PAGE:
The alarm went off and I put the piece of bread in my mouth and imagined that the energy from it made me get packed and showered faster than ever. When I came out it
The alarm went off and I put the piece of bread in my mouth and imagined that the energy from it made me get packed and showered faster than ever. When I came out it was still dark. Found a bakery with 50-cent baguettes. Found a bus stop and studied the map for a while and decided to take some kind of bus but couldn´t find it and walked all the way out of the city. For being a famous city it is very small.
At 9:25 I stood on a highway onramp; it was cloudy and depressing. After 1 hour 285 cars had passed and I started walking down the highway. The road was lined with garbage and after 45 minutes of unpleasant walk I came to another onramp. This one had much less traffic, but it came from an industrial area and I liked that. It is my experience that commercial drivers are overrepresented among those who pick up, not just truck drivers but also people in small cars that for some reason have to drive around all day.
At 11:10 I started exploring the area waving my thumb. One man stopped but he was going back to Salamanca. After 15 minutes car #10 stopped and it was a man who was going to a village further down the road. The highway passed through the village and he let me off at a construction site right after a traffic light. He put on a helmet and went inside to supervise his young Arab workers who were entertaining me as I was waiting by mixing concrete and hoisting it up and down. An economist, I love hitchhiking inside the economy.
It was a perfect hitchhiking spot. It was now half-cloudy and I stood between 11:29 and 11:40. Car #95 was a very old man with working clothes covered by paint. We couldn´t communicate and I repeatedly fell asleep while he took me to a city called Avila. There the highway onramp was no good so I had to stand on a narrow road leading towards it that carried cars in all directions. It was windy and sunny and I stood between 12:47 and 13:30 when a middle-aged male #174 who was talking in his cell phone the whole time picked me up and dropped me off outside a restaurant where I went in to shake my sleep brain with a tiny white cup of pitch-black content.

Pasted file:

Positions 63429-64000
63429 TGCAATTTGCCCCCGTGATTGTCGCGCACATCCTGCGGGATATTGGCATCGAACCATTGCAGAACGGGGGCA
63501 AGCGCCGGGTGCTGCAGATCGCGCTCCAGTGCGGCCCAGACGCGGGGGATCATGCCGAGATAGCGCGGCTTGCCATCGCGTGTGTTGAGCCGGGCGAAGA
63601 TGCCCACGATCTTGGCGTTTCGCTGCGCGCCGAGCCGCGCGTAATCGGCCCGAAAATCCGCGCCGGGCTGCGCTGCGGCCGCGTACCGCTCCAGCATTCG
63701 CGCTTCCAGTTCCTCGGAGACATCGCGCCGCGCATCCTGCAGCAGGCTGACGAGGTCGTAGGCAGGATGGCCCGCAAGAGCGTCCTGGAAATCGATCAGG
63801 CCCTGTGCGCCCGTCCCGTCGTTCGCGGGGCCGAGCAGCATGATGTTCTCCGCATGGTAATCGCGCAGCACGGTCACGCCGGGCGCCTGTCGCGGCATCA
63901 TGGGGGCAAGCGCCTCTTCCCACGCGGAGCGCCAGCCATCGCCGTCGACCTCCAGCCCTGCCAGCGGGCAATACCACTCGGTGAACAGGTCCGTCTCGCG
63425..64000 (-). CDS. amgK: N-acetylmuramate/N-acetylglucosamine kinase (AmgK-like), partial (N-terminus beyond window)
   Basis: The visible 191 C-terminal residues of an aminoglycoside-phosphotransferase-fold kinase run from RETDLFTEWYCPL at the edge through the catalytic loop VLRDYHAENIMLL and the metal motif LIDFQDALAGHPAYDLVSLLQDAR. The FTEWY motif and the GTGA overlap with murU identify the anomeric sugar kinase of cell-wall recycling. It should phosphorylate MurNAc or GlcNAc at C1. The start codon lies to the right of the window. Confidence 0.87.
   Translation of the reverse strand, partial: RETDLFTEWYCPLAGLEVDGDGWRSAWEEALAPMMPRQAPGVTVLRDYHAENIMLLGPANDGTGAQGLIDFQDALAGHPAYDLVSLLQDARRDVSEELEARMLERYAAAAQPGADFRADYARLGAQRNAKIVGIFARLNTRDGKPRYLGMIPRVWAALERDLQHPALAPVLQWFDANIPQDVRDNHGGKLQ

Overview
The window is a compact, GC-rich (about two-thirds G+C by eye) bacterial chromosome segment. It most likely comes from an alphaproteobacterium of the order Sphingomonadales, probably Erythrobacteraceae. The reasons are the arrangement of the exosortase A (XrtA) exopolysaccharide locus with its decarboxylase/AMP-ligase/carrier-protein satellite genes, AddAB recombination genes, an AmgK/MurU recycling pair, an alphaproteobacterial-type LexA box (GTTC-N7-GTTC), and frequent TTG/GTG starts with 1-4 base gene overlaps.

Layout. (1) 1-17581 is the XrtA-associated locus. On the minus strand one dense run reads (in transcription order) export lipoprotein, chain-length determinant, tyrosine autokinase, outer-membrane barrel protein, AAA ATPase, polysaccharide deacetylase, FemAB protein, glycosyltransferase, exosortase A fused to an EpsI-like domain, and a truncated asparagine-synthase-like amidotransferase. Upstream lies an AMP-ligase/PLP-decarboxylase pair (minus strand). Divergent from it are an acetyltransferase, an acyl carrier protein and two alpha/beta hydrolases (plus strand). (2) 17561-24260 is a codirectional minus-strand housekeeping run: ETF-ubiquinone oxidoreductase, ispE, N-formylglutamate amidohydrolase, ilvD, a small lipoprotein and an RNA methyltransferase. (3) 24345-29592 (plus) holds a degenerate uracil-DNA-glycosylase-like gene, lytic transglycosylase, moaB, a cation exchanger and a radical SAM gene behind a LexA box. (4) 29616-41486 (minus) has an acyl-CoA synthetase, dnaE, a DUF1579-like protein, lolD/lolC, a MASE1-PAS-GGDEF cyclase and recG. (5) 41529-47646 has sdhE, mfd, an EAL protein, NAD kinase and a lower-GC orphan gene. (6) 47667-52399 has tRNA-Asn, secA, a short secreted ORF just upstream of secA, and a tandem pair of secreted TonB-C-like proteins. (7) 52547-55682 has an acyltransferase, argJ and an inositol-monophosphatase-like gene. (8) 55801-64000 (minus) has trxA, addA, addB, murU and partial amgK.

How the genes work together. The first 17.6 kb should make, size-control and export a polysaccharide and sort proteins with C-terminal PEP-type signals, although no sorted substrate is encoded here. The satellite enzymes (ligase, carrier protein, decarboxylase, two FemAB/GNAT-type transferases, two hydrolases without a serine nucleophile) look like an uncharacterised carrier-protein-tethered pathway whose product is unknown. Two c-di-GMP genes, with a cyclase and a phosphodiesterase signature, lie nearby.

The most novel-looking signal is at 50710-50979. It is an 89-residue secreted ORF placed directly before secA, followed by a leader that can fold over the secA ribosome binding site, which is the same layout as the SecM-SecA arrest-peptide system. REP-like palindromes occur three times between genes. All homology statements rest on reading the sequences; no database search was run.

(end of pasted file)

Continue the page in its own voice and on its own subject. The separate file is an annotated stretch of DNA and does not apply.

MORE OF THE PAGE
This sunny village was called Villacastina and there I stood for 5 minutes till car #26 stopped and a young man offered me a ride in the wrong direction and told me that I was standing right before a crossing. I thanked him and walked to the crossing and stood at the appropriate onramp for 5 minutes and 6 cars but found it unsuitable and thought “this looks like the kind of highway that passes through villages rather than outside them” and started walking along it. And I was right, I was soon in a village and stood on a wide space right after a traffic light. Sunny and windy, 12 minutes and 33 cars. A truck that took me to a gas station very close to Madrid.
I stood at the sunny exit of the gas station and waved at 16 cars for 21 minutes. A truck picked me up and said he could take me to a Madrid commuter train station. His name was Jorge and he had driven in Romania. “It´s coming up” he said. I got a bad feeling when he started touching my backpack asking me how much money I brought on my travels and if I was sleeping in hotels. “I sleep outside” I said and started looking for a good place to get out, although I think one has nothing to fear from a truck driver. Driving around with millions worth of goods, they have eyes on them, and with a relatively well-paid job they have too much to lose to care about the humble belongings of a dirty hitchhiker.
Nevertheless, the way in which we seemed to bypass Madrid in direction “Toledo” without finding that commuter train station got me uneasy and when I complained he suggested I get out at a traffic light. There was a bus from there towards the center and I found the metro and took it to “Tribunal” and entered board game café “El Laberinto” at 17:05.
I apologized for being 5 minutes late, but they didn´t mind. We played the Basic version 6 people and some of them kind of liked it. Then we played ” Age of Steam “, an out-of-print legendary railroad game. I borrowed as little money as possible and made a number of smart investments I think. My fellow players were very nice people, but I really wanted to kick their asses hard. During the night more and more people showed up in the café, many whom had come to look at my game. “Let me first win this railroad game” I said and the others laughed at my fanaticism. But they should have cried, it was unbelievably irrational to travel all the way to Spain and then turn down potential customers to instead play a stupid board game.